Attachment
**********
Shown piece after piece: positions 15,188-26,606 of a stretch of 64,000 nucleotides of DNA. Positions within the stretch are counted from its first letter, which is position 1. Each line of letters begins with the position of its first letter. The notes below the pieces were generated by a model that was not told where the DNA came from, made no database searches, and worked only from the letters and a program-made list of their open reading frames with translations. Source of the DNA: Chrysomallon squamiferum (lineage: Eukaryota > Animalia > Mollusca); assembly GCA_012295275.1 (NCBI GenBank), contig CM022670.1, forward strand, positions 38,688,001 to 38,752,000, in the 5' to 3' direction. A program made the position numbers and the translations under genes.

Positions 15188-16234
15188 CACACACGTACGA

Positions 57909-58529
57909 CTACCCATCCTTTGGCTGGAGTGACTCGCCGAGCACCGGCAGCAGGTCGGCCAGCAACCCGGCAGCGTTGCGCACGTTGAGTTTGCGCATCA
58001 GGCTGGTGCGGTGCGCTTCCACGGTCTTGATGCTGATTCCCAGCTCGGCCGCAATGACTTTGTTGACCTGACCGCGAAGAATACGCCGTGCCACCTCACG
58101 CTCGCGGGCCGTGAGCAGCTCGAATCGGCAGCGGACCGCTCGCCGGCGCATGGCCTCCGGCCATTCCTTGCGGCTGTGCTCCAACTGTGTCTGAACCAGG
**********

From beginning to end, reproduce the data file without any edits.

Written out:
Shown piece after piece: positions 15,188-26,606 of a stretch of 64,000 nucleotides of DNA. Positions within the stretch are counted from its first letter, which is position 1. Each line of letters begins with the position of its first letter. The notes below the pieces were generated by a model that was not told where the DNA came from, made no database searches, and worked only from the letters and a program-made list of their open reading frames with translations. Source of the DNA: Chrysomallon squamiferum (lineage: Eukaryota > Animalia > Mollusca); assembly GCA_012295275.1 (NCBI GenBank), contig CM022670.1, forward strand, positions 38,688,001 to 38,752,000, in the 5' to 3' direction. A program made the position numbers and the translations under genes.

Positions 15188-16234
15188 CACACACGTACGA

Positions 57909-58529
57909 CTACCCATCCTTTGGCTGGAGTGACTCGCCGAGCACCGGCAGCAGGTCGGCCAGCAACCCGGCAGCGTTGCGCACGTTGAGTTTGCGCATCA
58001 GGCTGGTGCGGTGCGCTTCCACGGTCTTGATGCTGATTCCCAGCTCGGCCGCAATGACTTTGTTGACCTGACCGCGAAGAATACGCCGTGCCACCTCACG
58101 CTCGCGGGCCGTGAGCAGCTCGAATCGGCAGCGGACCGCTCGCCGGCGCATGGCCTCCGGCCATTCCTTGCGGCTGTGCTCCAACTGTGTCTGAACCAGG